Here is a summary of some tax and VAT related news items from April.
The 2018-19 self-assessment returns and helpsheets were published in early April and can be accessed here.
Here is a summary of some other news items from April.
Other Returns and Forms
Guidance Notes Updates
A number of HMRC guidance notes have been updated, including:
Disposals of UK Land
HMRC guidance on non-residents selling UK land and property can be found here. It has been updated to reflect the fact that ATED-related capital gains tax no longer applies, non-resident capital gains tax now also applies to UK non-residential land and property and non-resident companies are now charged corporation tax on UK land and property capital gains.
Non-resident companies which are not already chargeable to UK corporation tax will need to register within three months of the first UK property disposal. Details of how to register can be found here.
Following criticism that the guidance might be misleading, HMRC has clarified its position on tax deductions for expenses incurred personally by partners. The revised guidance in their Business Income Manual at BIM82080.
A number of HMRC toolkits have undergone their annual review and update and can be found here. The stated purpose of the toolkits is to help taxpayers and their agents ensure returns are completed correctly and with reasonable care.
TAX CASE DECISIONS
Gallaher Limited  UKFTT 0207 (TC) – Cross border intra-group transfers
The First-tier Tribunal has ruled that restricting the ‘no gain/no loss’ treatment of intra-group asset transfers to UK resident entities is a restriction of the freedom of establishment and so is in contravention of EU law and should be disapplied. The only surprising aspect of this decision is that it has taken so long for a case to be heard by the Tribunal.
Hull City AFC (Tigers) Ltd  UKFTT 0227 (TC) – Image rights
It is well known that HMRC have been taking a keen interest in image rights payments for many years and this case was found in their favour. Hull City Football Club entered into a contract with a BVI company which enabled the club to exploit the overseas image rights of the player Geovanni Gomez. The Tribunal decided that although the arrangement was not a sham, the Club had no clearly defined plan for exploiting the rights, it did not have the resources to exploit the rights nor had it shown any intention to do so, and the rights did not have any real commercial value to the Club. So, viewed realistically, the sums payable to the BVI company were actually a reward for the footballer providing his services as a footballer and formed part of his earnings.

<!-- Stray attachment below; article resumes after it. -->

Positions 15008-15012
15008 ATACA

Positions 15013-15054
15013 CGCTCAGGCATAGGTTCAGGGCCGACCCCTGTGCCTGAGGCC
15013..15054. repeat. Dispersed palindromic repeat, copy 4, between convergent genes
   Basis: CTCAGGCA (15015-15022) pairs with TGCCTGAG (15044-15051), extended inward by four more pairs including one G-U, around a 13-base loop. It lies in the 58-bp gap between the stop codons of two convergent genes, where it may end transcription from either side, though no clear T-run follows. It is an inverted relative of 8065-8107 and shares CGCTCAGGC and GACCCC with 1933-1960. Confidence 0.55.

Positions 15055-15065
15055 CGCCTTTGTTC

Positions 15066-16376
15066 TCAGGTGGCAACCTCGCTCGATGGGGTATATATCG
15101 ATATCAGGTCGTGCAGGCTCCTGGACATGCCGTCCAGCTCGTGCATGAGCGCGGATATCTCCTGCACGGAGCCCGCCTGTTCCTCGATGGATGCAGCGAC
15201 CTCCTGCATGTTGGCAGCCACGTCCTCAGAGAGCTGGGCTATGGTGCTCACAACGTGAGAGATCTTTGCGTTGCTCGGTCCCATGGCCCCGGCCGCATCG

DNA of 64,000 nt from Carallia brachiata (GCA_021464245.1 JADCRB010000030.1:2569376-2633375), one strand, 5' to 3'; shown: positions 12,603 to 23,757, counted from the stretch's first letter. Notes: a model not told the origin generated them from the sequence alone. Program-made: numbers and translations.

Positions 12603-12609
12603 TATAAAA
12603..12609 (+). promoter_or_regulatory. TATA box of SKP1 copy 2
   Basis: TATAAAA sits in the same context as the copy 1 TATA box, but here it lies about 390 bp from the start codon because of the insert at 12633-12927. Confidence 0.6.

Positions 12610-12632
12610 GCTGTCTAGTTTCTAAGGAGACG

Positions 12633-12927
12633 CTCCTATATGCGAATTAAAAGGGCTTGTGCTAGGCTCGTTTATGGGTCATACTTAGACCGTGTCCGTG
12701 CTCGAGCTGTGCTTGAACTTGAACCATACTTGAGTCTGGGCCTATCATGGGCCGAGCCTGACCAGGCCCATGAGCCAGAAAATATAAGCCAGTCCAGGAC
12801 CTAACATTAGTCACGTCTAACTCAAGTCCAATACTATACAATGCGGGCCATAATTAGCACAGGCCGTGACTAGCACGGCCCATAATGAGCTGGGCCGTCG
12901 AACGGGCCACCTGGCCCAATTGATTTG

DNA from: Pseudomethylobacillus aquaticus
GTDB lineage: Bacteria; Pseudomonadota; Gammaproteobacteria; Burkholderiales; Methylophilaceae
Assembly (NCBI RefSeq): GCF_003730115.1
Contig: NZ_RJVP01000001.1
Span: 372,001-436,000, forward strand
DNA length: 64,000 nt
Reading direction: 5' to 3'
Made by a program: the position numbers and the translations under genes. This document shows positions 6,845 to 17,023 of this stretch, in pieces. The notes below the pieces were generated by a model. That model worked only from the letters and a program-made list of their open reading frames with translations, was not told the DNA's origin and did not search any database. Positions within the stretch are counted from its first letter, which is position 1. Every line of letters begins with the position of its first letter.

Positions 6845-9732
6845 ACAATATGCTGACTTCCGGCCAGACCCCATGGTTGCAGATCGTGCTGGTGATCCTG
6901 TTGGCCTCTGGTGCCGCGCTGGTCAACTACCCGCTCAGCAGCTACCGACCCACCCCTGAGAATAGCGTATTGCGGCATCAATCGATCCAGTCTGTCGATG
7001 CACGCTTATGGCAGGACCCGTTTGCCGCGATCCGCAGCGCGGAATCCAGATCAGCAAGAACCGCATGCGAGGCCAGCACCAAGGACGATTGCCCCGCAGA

Hunt  UKFTT 0210 (TC) – Entrepreneurs’ relief definition of personal company
This case simply confirms that ownership test of not less than 5% of a company’s ordinary share capital for entrepreneurs’ relief purposes is to be determined by reference to nominal share capital rather than the number of shares in issue.
Gray  UKFTT 0213 (TC) and Hargreaves  UKFTT 0244 (TC) – Discovery
One of the requirements of a discovery assessment is that it is raised as a result of a discovery. These two cases are the latest in a recent series of cases which examine whether sufficient time elapsed between HMRC making the discovery and then later raising the assessment to cause the assessment to become ‘stale’ and therefore invalid.
Silver  UKFTT 0263 (TC) – Top-slicing relief
The Tribunal decided that the availability of personal allowance when calculating income tax on the ‘slice’ is determined by the size of the slice and not by the total income (including the chargeable event gains) for the tax year in which the gains arose. Subject to HMRC appeal, many taxpayers may now find themselves in the position of being able to amend their self-assessments and/or submit overpayment relief claims.